How to watch Sixers vs. Wizards Game 5: Live stream, storylines, game time and more

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Everything you need to know for Sixers-Wizards Game 5 with Embiid sidelined originally appeared on NBC Sports Philadelphia

The Sixers on Wednesday night will have a second chance to close out the Wizards and win their first-round series. 

Here are the essentials for Game 5:

  • When: 7 p.m. ET with Sixers Pregame Live at 6:15 p.m. 

  • Where: Wells Fargo Center 

  • Broadcast: NBC Sports Philadelphia 

  • Live stream: and the MyTeams app 

And here are three storylines to watch:

Adjustments without Embiid

The Sixers announced Wednesday afternoon that Joel Embiid is out for Game 5 with a small right meniscus tear in his right knee. He's considered day to day, according to the team. 

For Washington, Davis Bertans is out with a right calf strain. ESPN reported Tuesday he’ll need four to six weeks to recover. Russell Westbrook is available after being listed as questionable with a right ankle sprain prior to Games 3 and 4.

As long as Ben Simmons does not have foul trouble the way he did in Game 4, we presume he’ll play substantial minutes at center. Dwight Howard and Mike Scott were the Sixers’ other Embiid replacements after he left the game Wednesday night, combining for 31 minutes. 

Stylistically, the Sixers are a very different team when Embiid doesn’t suit up. Simmons needs to be featured in some way or the other offensively, whether that’s taking advantage of his superior quickness against an opposing big man, screening and rolling, driving and kicking the ball out to shooters around him, or playing a hybrid role. Head coach Doc Rivers adamantly defended Simmons after the Wizards intentionally sent him to the foul line late in Game 4 and the 24-year-old made 4 of 8 attempts over the final 2:47.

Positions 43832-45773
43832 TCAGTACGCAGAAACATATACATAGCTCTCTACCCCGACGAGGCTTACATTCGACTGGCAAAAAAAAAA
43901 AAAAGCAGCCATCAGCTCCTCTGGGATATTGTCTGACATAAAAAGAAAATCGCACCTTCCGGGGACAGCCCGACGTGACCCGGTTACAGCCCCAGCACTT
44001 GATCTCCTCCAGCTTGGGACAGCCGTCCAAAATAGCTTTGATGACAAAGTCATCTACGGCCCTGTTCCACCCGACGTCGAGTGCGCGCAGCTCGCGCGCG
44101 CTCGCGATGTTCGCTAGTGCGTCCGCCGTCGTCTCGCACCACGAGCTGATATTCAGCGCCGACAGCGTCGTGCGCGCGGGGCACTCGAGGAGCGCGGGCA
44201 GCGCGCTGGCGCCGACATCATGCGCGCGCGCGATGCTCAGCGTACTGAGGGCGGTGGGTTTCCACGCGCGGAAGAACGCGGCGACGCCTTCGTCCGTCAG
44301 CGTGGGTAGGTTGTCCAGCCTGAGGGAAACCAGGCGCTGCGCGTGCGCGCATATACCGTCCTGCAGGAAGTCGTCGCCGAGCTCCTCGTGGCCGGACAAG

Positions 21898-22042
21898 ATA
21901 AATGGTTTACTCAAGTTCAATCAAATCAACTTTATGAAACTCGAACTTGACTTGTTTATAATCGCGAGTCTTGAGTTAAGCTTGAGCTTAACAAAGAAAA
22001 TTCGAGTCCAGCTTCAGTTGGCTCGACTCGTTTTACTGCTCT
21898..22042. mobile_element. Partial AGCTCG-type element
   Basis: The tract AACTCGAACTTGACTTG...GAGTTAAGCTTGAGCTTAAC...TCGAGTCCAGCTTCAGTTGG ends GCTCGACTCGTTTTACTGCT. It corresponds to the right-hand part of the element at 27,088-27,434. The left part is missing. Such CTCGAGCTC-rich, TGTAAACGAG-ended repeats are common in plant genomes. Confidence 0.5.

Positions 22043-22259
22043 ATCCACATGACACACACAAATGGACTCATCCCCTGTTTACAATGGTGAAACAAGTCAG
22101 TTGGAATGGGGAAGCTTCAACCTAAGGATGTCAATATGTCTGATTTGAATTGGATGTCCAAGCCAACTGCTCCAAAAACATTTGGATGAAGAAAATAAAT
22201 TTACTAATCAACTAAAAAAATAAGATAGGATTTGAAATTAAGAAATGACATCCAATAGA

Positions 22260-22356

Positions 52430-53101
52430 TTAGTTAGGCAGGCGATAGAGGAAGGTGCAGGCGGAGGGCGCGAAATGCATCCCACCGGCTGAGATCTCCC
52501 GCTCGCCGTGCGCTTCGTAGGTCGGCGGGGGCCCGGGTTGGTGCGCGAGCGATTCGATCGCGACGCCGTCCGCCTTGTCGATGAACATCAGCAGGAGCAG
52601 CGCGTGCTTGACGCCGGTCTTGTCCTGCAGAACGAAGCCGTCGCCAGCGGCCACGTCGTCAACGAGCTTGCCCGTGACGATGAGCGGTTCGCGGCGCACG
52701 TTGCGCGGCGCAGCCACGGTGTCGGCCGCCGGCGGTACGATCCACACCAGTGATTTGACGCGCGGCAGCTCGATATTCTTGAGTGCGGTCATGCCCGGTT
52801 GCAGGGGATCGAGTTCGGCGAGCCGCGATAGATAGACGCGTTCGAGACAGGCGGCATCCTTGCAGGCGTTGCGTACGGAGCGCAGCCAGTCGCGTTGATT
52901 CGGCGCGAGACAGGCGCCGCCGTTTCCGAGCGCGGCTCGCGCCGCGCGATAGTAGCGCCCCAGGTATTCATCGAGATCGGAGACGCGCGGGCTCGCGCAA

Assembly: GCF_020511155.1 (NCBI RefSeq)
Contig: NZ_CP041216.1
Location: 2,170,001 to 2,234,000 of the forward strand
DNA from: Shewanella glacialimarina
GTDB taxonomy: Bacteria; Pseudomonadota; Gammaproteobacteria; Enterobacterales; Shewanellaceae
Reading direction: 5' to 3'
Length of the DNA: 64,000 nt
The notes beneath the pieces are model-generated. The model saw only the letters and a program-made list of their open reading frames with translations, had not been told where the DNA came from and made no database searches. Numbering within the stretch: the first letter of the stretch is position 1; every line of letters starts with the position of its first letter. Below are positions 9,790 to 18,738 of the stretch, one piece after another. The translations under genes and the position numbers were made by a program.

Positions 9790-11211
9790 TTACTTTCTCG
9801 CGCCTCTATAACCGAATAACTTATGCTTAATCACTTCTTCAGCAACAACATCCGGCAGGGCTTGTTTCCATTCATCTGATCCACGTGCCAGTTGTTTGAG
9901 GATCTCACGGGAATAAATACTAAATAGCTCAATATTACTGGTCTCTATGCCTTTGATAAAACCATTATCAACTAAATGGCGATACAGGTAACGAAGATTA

Back to 100 percent 

The Sixers will be allowed to host a full-capacity crowd Wednesday night for the first time since March 11, 2020. 

The NBA suspended its season that night after Rudy Gobert tested positive for COVID-19. The Sixers have gone 31-7 in games at Wells Fargo Center this season, counting Games 1 and 2 against the Wizards. Attendance was at 50 percent of capacity for those wins. 

Round 1 of the playoffs across the league has included numerous incidents of line-crossing fan behavior, including two in this series. A Sixers fan poured popcorn on an injured Russell Westbrook in Game 2. In Game 4 at Capital One Arena, a fan ran onto the court during play. Everyone involved with Wednesday’s game is hoping that’s the end of it for the series. 

“That was just some dumba-- s---,” Tobias Harris said of the fan running onto the floor. “That was it. I don’t know. I don’t know what you really want the NBA to do. I know people have been stuck in the house for a long time, social media’s a big thing, so everyone wants clout some way or the other. He got his 15 seconds of fame. That was it, really.”

What’s next for Maxey? 

The playoffs continue to look like a comfortable stage for Tyrese Maxey.

The Sixers rookie scored 15 points on 6-for-12 shooting in Game 4, with 12 of those points coming after the Wizards took a 92-78 lead late in the third quarter. 

“I thought he was great,” Rivers said. “I thought he struggled in the first half, honestly, for whatever reason. But in the second half, I thought he was fantastic. He was going downhill. I thought he made some good defensive plays, as well. He was involved rebounding. He really, really showed well tonight. I’m very happy for him.”

There are basketball reasons for how well Maxey has taken to the postseason, among them his off-the-dribble burst and impressive avoidance of turnovers. His ready-for-anything mindset has helped, too. Big minutes could be in store Wednesday given Embiid’s absence. 

“My mom always told me before games to imagine what you’re going to do in the game before the game,” Maxey said Monday. “Take time and imagine what you’re going to do and how you want the game to play out in your head. I still do that to this day, and just really try to get mentally prepared before the game. 

“I try to put my phone down, get off social media. I don’t really like to talk to people. I’ve been like that for a minute now. Just lock in on the task at hand.”